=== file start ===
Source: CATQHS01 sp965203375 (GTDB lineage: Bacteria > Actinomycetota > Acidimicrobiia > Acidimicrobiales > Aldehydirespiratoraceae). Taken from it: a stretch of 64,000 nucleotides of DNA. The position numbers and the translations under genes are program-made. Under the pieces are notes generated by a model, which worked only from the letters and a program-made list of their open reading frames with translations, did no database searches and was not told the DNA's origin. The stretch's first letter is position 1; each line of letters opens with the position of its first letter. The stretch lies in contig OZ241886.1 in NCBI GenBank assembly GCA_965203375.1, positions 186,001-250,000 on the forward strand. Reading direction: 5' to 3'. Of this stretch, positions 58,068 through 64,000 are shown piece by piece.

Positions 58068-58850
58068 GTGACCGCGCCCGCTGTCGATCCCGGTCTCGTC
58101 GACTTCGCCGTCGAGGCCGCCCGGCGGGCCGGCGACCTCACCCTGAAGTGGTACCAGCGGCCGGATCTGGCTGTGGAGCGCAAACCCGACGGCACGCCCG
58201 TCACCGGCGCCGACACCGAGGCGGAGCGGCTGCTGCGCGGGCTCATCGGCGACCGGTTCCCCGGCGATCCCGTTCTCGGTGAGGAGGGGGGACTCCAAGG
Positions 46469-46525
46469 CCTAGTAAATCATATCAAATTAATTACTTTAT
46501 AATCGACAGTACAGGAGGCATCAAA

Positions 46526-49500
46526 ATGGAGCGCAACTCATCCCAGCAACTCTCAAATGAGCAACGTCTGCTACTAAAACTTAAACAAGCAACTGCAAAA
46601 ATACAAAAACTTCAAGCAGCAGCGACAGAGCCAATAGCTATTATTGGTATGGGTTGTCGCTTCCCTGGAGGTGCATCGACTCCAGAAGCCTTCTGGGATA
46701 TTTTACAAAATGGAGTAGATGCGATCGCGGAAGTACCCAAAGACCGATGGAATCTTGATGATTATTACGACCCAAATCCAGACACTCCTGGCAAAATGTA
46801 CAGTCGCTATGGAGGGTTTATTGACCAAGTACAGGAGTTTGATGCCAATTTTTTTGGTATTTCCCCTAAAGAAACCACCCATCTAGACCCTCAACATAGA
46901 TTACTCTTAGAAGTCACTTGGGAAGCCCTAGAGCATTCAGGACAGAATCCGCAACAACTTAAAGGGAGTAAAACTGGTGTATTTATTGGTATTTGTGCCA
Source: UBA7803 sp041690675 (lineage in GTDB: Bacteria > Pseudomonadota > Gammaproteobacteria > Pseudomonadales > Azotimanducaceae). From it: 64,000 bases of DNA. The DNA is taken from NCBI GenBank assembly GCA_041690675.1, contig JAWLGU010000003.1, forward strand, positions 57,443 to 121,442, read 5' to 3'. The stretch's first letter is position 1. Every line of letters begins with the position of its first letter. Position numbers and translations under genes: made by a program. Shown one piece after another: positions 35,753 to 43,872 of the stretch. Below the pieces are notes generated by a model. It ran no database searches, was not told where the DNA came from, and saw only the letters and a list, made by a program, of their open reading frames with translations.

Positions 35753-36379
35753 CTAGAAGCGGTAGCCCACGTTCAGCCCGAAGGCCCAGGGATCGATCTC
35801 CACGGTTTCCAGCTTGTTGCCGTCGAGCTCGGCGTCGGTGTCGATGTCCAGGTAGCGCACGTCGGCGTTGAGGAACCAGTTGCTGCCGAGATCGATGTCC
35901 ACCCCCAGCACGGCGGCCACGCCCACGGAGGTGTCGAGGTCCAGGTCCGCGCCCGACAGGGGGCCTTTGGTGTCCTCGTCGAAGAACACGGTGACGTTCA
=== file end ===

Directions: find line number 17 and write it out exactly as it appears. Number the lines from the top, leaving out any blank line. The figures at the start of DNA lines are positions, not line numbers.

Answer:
35753 CTAGAAGCGGTAGCCCACGTTCAGCCCGAAGGCCCAGGGATCGATCTC